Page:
Computed tomography has been used in dentistry as a complement to two-dimensional (2D) imaging since the 1980s. The advent of cone beam computed tomography (CBCT) meant a significant development in dento-maxillofacial imaging, due to sharper images, less radiation, and a lower cost than the conventional multi-slice computed tomography (MSCT). However, CBCT still uses higher radiation doses and is more expensive for the patient than conventional 2D methods. CBCT is generally considered more accurate than intra-oral radiographs in diagnosing pathologies or conditions of interest in endodontics. Nevertheless, the diagnostic process is not only about evaluating radiographs, and it is not certain that the use of CBCT will provide a different chain of actions and ultimately result in a health benefit for the patient. There is thus a need to establish whether the added information of computed tomography has an impact on diagnosis and therapy choice in endodontics.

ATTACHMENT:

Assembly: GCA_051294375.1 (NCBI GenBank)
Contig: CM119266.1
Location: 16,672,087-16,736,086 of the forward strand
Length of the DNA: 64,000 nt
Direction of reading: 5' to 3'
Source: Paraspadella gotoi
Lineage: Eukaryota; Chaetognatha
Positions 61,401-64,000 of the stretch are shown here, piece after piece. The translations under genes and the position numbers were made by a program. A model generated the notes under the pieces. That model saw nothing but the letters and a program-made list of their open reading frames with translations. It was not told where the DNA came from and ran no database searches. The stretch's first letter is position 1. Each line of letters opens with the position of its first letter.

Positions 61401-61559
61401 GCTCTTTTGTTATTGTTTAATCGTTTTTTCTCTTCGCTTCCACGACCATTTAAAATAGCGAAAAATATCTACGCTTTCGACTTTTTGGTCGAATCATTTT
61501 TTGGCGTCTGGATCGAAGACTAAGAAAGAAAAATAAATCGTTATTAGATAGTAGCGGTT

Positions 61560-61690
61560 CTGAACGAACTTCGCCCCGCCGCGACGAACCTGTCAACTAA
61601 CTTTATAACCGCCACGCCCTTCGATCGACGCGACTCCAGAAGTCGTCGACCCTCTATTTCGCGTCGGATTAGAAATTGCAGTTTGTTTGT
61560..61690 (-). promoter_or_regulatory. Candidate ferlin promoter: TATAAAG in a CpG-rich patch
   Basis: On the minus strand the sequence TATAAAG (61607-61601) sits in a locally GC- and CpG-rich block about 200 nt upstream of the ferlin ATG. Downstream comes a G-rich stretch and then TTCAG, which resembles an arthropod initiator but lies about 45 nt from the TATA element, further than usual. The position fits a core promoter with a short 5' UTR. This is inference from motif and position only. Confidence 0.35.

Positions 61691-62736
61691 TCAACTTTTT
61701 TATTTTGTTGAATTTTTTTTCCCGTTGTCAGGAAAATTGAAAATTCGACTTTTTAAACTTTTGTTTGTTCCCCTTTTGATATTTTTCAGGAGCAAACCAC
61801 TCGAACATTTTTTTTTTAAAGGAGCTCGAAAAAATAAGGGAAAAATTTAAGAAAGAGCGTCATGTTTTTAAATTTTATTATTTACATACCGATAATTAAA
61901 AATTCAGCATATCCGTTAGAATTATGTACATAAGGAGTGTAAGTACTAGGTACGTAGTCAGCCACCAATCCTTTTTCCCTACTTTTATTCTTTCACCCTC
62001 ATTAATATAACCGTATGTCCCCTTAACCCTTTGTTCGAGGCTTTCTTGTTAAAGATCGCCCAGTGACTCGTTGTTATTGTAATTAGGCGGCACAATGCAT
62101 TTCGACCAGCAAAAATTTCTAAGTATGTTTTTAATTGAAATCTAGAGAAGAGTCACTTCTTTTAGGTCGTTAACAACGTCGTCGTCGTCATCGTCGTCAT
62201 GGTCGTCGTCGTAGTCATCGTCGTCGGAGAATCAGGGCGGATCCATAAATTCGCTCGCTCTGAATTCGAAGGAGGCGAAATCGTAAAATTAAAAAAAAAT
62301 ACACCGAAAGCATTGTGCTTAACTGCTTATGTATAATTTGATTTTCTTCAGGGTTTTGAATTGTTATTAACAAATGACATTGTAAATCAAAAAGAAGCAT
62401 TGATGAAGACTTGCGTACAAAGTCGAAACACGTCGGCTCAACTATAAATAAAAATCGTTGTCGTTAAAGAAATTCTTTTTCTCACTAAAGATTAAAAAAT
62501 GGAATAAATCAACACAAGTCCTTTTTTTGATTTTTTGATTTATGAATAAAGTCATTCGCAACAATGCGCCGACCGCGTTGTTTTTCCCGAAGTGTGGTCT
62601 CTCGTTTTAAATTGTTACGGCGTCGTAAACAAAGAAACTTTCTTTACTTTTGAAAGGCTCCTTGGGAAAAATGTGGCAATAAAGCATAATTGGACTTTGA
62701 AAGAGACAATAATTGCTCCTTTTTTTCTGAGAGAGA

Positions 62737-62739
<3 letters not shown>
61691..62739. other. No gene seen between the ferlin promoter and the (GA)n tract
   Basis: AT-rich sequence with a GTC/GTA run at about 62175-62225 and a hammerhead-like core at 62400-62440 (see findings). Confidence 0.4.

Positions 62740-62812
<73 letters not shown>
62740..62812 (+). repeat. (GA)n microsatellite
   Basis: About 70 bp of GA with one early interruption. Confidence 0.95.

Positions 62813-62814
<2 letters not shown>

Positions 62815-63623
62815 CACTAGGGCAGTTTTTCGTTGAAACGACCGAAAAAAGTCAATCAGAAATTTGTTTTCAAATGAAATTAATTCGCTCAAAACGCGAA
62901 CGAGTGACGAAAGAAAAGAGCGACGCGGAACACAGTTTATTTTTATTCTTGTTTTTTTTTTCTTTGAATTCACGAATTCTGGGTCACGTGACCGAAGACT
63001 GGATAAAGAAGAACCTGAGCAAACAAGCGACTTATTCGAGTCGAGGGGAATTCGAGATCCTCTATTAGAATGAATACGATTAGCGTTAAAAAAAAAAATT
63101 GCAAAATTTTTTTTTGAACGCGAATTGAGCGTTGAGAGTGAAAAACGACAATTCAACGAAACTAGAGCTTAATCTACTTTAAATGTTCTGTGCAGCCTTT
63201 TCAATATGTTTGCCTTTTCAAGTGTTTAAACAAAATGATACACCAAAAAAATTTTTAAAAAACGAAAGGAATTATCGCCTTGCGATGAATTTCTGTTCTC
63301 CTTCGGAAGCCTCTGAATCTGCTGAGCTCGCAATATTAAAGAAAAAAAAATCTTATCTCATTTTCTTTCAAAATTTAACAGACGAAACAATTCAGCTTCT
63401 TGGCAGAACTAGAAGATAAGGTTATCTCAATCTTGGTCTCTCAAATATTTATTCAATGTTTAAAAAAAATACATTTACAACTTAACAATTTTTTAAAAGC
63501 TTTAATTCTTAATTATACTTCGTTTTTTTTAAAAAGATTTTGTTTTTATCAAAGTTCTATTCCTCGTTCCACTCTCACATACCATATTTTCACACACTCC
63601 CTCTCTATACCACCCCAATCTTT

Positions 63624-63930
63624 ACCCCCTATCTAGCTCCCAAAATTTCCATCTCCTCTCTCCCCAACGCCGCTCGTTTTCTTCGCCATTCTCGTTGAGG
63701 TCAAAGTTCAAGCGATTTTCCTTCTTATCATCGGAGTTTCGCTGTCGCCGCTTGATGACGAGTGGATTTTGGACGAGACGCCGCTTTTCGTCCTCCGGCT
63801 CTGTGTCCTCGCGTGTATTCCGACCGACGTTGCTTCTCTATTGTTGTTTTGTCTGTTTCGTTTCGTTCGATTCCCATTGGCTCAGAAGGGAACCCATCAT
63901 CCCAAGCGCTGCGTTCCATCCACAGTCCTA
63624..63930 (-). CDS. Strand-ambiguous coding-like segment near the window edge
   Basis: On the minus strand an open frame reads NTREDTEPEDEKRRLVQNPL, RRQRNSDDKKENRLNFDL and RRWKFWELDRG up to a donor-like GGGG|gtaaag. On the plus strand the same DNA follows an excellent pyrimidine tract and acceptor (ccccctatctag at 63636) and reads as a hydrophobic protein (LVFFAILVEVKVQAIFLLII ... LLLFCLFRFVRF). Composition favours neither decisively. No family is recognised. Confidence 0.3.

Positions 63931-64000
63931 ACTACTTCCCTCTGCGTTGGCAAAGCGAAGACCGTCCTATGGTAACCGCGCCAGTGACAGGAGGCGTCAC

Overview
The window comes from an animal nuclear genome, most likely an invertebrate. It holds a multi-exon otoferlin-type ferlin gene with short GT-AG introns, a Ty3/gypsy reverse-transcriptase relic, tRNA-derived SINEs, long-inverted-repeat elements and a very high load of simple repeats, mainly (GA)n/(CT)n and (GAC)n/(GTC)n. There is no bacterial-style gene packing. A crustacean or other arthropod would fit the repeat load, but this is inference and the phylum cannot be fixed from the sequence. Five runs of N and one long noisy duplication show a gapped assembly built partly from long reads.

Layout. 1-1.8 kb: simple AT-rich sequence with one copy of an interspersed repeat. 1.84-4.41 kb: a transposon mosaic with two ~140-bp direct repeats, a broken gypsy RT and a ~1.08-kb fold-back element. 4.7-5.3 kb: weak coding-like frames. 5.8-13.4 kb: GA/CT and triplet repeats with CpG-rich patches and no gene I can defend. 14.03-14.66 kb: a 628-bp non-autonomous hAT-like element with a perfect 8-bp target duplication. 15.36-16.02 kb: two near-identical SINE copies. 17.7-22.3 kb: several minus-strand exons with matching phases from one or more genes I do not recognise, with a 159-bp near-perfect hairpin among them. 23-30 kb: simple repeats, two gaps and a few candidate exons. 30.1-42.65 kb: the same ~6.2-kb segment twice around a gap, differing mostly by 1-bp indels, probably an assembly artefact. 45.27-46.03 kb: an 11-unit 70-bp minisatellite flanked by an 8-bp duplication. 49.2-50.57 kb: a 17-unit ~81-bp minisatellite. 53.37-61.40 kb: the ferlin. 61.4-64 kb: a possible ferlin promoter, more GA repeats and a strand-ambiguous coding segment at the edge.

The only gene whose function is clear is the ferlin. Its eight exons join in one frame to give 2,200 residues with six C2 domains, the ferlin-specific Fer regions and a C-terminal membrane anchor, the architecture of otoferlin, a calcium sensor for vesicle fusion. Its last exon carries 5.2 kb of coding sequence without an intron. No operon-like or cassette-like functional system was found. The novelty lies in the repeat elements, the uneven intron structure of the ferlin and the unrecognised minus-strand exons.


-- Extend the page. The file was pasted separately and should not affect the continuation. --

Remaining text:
Guidelines based on the best available evidence have been issued to assist clinicians in how to use CBCT. However, little is known about the decision process that drives dentists to request computed tomography, and there is a need for more insight into this process.
The aims of this thesis were to assess the influence of CBCT in diagnosis and treatment choices, and to gain insight into dentists’ decision processes when requesting CBCT examinations.